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Is there anything sweeter than seeing an old man cuddling a newborn baby? No, there isn't.

Except maybe when that gentleman donates a million dollars to the NICU where he's volunteered for the past year and a half.

Screenshot via ​University of South Alabama/Youtube​.


81-year-old Louis Mapp has become enamored with his role in the Neonatal Intensive Care Unit at USA Children's and Women's Hospital in Mobile, Alabama. Every Tuesday, he drives 45 minutes to the hospital to rock, feed, and burp babies whose families aren't able to be there 24/7. As a grandfather of eight and great-grandfather of two, he's an experienced baby cuddler, but he doesn't seem to tire of it.

"I love to look at their expressions when I rock them. This one is smiling at me right now, and it just makes your day to do that,"  Mapp told WKRG news.

Swoon.

Mapp's generosity of spirit is reflected in his million dollar donation to the hospital.

Through their foundation, Mapp and his wife, Melinda, have donated $1 million to the NICU be used however the doctors and nurses choose.  

“After being there and seeing what a special place it is, and what an impact they have on people’s lives, my wife and I decided we wanted to do something for them,” Mapp told PEOPLE. “We have been blessed, and we said, ‘What a good place, to share some of those blessings, with the NICU.’”

The Mapps wanted their endowment to be large enough that when the caregivers recognize a need that might not be in the budget, they'd have a pool of funds to draw from. He told WKRG that he was happy to give the money to a place that "has his heart."

Screenshot via ​University of South Alabama/Youtube

Mapp says he's using his time left on earth to help others, giving us all a fresh round of #aginggoals.

Mapp has given out around 600 grants through his foundation, which have helped fund free clinics, food banks, and drug rehab programs. But he doesn't stop at donating money.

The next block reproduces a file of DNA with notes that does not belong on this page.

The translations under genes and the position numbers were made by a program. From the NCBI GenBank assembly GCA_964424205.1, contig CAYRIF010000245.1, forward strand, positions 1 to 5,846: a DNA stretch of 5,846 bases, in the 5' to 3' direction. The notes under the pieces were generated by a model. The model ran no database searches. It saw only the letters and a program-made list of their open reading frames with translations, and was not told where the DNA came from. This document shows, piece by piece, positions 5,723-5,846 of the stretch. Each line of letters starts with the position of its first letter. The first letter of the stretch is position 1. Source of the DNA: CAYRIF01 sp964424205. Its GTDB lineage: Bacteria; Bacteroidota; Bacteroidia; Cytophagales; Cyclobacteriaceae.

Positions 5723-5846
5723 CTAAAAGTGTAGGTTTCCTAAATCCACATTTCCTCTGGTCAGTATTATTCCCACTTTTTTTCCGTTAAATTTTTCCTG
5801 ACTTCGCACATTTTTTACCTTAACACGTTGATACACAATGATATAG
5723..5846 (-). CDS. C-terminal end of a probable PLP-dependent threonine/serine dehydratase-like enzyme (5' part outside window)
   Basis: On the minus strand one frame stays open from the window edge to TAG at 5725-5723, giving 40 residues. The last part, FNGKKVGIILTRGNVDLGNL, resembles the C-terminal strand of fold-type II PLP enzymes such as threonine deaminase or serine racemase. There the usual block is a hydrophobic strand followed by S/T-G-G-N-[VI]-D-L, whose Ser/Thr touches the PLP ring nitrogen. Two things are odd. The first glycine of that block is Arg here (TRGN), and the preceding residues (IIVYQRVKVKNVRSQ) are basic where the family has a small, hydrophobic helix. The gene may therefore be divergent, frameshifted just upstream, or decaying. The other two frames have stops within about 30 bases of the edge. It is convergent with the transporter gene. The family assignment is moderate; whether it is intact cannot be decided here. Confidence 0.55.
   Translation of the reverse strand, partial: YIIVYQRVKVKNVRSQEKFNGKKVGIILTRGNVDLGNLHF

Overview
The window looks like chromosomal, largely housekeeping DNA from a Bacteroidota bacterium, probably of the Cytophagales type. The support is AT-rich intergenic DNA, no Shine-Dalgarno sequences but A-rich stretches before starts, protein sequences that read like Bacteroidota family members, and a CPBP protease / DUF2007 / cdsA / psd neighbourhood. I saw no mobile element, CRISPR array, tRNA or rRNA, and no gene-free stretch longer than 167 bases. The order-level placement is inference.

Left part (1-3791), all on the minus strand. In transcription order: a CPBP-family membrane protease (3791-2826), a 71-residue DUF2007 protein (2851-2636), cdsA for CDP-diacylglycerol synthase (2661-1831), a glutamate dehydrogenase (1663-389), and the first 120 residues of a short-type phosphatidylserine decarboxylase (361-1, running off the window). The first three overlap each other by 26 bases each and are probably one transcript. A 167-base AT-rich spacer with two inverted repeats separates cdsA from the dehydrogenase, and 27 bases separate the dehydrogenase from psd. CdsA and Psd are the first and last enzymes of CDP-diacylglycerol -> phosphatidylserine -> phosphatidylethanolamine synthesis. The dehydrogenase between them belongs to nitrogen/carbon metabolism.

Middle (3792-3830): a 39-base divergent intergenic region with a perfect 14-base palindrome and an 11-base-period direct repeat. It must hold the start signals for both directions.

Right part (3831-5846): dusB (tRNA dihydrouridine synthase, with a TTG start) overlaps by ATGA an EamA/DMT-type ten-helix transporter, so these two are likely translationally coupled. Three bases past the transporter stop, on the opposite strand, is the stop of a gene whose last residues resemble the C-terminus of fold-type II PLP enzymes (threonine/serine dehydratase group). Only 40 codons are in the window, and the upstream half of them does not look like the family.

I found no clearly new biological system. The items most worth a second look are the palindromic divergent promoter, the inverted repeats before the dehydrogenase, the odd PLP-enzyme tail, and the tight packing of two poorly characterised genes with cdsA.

“Every day, I ask the Lord, ‘Show me, somebody, where I can help them,’ ” Mapp told PEOPLE. “It may not be financially, it may be giving them a ride, or making a phone call, but I figure, while I’m here on earth, I need to do everything I can to help others.”

Once a week, the answer to that prayer looks like rocking newborn babies, giving them the vital, hands-on care they need. The hospital serves families from a wide area, and some aren't able to stay at the hospital with their babies because they have to return to work, care for other children, or other reasons. So volunteers like Mapp provide the essential human touch newborn babies need, and get a regular dose of newborn wonder in return.

"These babies are so precious," Mapp told the University of Southern Alabama, "It's just hard to put it in words."

See? New favorite. Keep up the awesome humaning, Mr. Mapp.

All images provided by Bombas

We can all be part of the giving movement

True

We all know that small acts of kindness can turn into something big, but does that apply to something as small as a pair of socks?

Yes, it turns out. More than you might think.

A fresh pair of socks is a simple comfort easily taken for granted for most, but for individuals experiencing homelessness—they are a rare commodity. Currently, more than 500,000 people in the U.S. are experiencing homelessness on any given night. Being unstably housed—whether that’s couch surfing, living on the streets, or somewhere in between—often means rarely taking your shoes off, walking for most if not all of the day, and having little access to laundry facilities. And since shelters are not able to provide pre-worn socks due to hygienic reasons, that very basic need is still not met, even if some help is provided. That’s why socks are the #1 most requested clothing item in shelters.